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Provides six alternatives for the controversial mountain bike trail proposal; document available for view

Lemon Gulch trail system stakeholders now have several new multiple options to consider following Ochoco National Forest's release of an Environmental Assessment.

The initial trail complex proposal call for a system of trials on the west side of the Lookout Mountain Ranger District, about 20 miles northeast of Prineville. The Environmental Assessment analyzes and compares five action alternatives ranging from 19-52 miles of trail and includes a "no action" alternative.

Forest officials stated that the preferred alternative (alternative 6) involves the construction of 27.5 non-motorized miles of trail. They point out that it provides a much smaller footprint than the original proposal, based on key issues raised in earlier phases of the project, as well as individual and group meetings with permittees, community members and elected officials. They added that alternative 6 also reduces trail density in some areas specifically to address wildlife and grazing concerns, while still maintaining a complete mix of trail opportunity.

"After over a year of meeting with our Tribal partners from the Confederated Tribes of the Warm Springs, Crook County community leaders, grazing permittees, stakeholders and interested parties, we are happy to be releasing the draft environmental assessment for public comment," said Lookout Mountain District Ranger Slater Turner.

Turner went on to say that the project was originally released to the public in a scoping document in March 2021 after being submitted as part of a larger Forest-wide proposal by Ochoco Trails, a grassroots group of non-motorized trail users interested in expanding trail access on the forest.

"The Forest Service took feedback from the public and worked to address the issues raised by incorporating resource protection measures and developing several alternatives," he added. "This Draft Environmental Assessment is the culmination of those conversations and feedback."

The first public rumblings about the Lemon Gulch proposal emerged during a local town hall held during the summer of 2021 by U.S. Rep. Cliff Bentz. The proposal dominated much of the Q&A portion of the meeting, as people raised concerns about how the trail system would impact grazing permits and forest health and how many people the trail system would attract to the area.

The trail system proposal continued to be a lightning rod in the community, with opposition culminating in a town hall held this past April, filling Carey Foster Hall.

Don't Bend Prineville, the group that hosted the town hall, pointed to documents proposing a maximum of 52 miles of single-track trails that would be opened to hiking and mountain biking and feature parking and trailhead areas at the top, middle and bottom of the system. The organization and others in the audience said the mountain bike trail system, as proposed, would be too large and cause problems with traffic, cattle grazing and wildlife habitat in the area.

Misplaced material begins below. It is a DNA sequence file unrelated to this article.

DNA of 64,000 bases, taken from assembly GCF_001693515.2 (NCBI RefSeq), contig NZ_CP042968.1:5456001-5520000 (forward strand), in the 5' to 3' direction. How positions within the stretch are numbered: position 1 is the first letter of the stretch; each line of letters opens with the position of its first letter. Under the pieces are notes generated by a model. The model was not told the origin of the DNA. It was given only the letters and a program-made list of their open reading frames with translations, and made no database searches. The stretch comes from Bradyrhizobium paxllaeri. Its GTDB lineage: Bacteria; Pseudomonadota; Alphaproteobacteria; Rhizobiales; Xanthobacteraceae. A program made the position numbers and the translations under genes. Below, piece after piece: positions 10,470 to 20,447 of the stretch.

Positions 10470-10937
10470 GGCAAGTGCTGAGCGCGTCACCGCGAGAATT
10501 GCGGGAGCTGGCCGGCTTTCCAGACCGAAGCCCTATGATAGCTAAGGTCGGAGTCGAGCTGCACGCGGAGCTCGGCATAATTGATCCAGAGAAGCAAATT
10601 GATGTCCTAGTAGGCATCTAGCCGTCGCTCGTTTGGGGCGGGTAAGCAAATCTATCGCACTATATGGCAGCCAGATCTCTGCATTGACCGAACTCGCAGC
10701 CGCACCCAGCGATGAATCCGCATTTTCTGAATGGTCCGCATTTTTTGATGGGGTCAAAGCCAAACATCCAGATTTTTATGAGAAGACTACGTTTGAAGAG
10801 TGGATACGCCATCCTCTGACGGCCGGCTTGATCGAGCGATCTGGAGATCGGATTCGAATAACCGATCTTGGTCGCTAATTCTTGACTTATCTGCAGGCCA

Proponents of the proposal did not speak at the town hall, but Ochoco Trails representative Darlene Henderson responded to opponents of the proposal in a guest opinion piece submitted a couple weeks later.

She stated that Ochoco Trails started its collaboration by examining the existing non-motorized trails on Ochoco National Forest. The group determined that the existing trail supply does not meet the current demand.

"Given its size, the Forest has relatively few trails," Henderson said. "In addition, many of the existing trails are located far from Prineville, and a number of the trails were created by pack trains to carry supplies to mine sites, so they don't offer an enjoyable trail experience. Consequently, most trail use in the Ochocos is concentrated on a few very popular trails."

After several years of collaboration, Ochoco Trails developed a plan for an expanded set of non-motorized trails to provide the types of experiences various trail-users desire. Henderson stressed that the submitted plan is a "wish list" of trail ideas to improve recreational opportunities for hikers, horseback riders and mountain bike riders while protecting wildlife and other natural resources.

She went on to state that participants in Ochoco Trails' development of a trail proposal "included representatives of Oregon Equestrian Trails, Back County Horsemen, the Crook County Chapter of Central Oregon Trail Alliance, the Oregon Hunters' Association, Oregon Wild, an individual rancher and grazing permittee, hikers and the Chamber of Commerce."

"In addition, the Forest Service and Oregon Department of Fish and Wildlife offered natural resource-related feedback on our discussions," she said.

Members of the public are invited to view and comment on the new draft Environmental Assessment by visiting the project web page,

"We have taken great care in incorporating a wide variety of comments and look forward to hearing feedback on these alternatives," Turner said.

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